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The Tablet El Sitt Troupes, an all-female Egyptian Band Reviving Ancient Traditional Music.

Updated: Jun 30


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Founded by Soha Mohammad Ali and composed by only female Tabla players. These are Egyptian women who are reviving ancient traditional music.

Known for their fiery, passionate, and spirited performances, this set of Egyptian women have been turning heads with the way they revived an ancient style of music centered around drumming. These women revive old songs and also sing songs about women.


The stage curtain is drawn. Women in identically colored costumes sit on seats while holding percussion instruments in preparation for a performance. They are the only singers on stage. After a brief period of engagement and enthusiastic crowd appreciation, the group begins performing on their percussion instruments and singing folklore songs.


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This is how the Tablet El-Sitt (Woman's Drum), a beautiful and fiery group of Egyptian female vocalists and percussionists, perform at one of their shows.


Soha Mohamed started the organization in November 2019. Since learning how to dance Shaabi and playing the drums as a young girl, she has been a major fan of Egyptian folk tunes.


Mohamed enjoyed the 1950s female singing group from Egypt called "Fun Trio," which was known for its light social activity. The Fun Trio band introduced a novel style of singing that garnered widespread acclaim. Their songs were and remain lovely, engaging, and classy, and they make for a pleasurable performance. Many of their lyrical compositions received praise for being appropriate for the majority of Egyptian occasions, including weddings, birthdays, and significant events like the month of Ramadan.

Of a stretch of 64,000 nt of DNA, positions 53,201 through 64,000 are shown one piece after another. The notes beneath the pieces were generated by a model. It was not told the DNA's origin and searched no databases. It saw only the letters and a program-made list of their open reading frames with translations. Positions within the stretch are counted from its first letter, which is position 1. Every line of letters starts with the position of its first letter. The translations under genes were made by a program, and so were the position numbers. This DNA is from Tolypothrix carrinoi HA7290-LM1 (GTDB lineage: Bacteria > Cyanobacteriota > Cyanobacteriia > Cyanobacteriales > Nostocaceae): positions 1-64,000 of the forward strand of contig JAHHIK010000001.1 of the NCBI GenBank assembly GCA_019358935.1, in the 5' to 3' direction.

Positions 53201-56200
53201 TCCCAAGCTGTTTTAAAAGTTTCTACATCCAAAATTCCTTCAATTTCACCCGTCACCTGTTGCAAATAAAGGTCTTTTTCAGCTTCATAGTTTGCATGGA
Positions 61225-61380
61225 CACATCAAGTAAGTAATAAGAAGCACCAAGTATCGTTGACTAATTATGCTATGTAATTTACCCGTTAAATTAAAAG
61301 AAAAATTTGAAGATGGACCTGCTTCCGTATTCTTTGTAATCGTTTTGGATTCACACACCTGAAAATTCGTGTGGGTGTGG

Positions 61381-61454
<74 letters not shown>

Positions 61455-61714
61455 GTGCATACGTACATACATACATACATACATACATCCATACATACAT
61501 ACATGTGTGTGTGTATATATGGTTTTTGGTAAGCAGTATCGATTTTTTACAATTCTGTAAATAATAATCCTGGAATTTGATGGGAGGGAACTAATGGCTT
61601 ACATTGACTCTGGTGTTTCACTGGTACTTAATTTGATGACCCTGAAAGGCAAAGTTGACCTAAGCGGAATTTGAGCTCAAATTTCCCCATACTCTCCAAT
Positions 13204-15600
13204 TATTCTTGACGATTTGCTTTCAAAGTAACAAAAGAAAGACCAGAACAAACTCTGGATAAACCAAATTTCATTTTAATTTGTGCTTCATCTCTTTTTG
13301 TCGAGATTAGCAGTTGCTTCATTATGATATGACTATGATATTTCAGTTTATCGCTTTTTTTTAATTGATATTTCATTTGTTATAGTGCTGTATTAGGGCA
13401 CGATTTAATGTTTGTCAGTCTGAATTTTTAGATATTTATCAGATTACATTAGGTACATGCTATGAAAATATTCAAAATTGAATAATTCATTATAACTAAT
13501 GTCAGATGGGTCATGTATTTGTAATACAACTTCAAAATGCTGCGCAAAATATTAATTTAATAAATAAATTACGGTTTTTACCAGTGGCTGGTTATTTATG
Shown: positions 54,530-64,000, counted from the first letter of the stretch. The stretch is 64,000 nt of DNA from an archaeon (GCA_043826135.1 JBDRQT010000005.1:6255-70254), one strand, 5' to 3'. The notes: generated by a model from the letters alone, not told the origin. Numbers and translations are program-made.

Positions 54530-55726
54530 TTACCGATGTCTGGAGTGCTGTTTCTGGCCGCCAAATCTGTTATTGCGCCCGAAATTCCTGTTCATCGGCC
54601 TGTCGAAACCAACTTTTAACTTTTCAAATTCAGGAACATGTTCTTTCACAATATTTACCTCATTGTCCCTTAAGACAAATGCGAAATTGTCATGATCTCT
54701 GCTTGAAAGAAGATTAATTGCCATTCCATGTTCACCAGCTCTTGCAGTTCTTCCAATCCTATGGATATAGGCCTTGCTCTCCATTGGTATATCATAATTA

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Soha Mohammed

Mohamed received drumming instruction from renowned Egyptian drummer Said El Artist, who was instrumental in making Egyptian Shaabi music well-known throughout the world.


Mohamed enrolled in the Academy of Arts under the Culture Ministry, where she studied how to become a skillful singer and instrument player. Her aim was to showcase her talent and spread awareness of that genre of folk song in order to prevent its extinction after learning to sing and play percussion instruments while perform with a group of other ladies who were also singing and playing percussion rather than by herself.


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She wanted to organize a team. "When I shared my proposal with my academic colleagues, they were supportive," she said. 'In order to perform simultaneously on percussion instruments and sing, we underwent intensive training," Sola said. Seven singers make up the band, and they play the tambourine, drums, duf, dholak, and finger cymbals. They have 3 male performers in the mizmar, kawala, and rubab.


She purchased percussion equipment and hired a studio. Since most people thought the idea was unusual, they created two movies to show potential venues in order to convince them to hold their performances. They agreed after watching the recorded performance videos. Their first performance took place in November 2019.



Despite the fact that their social media pages are predominantly in Arabic. This group has garnered fans from across the globe. Although this may not sound so controversial, some Egyptians believe that the troupe is infringing on their tradition. A tradition that is meant to be protected by men. But it is 2022 and these women beg to differ. So does their fan base!




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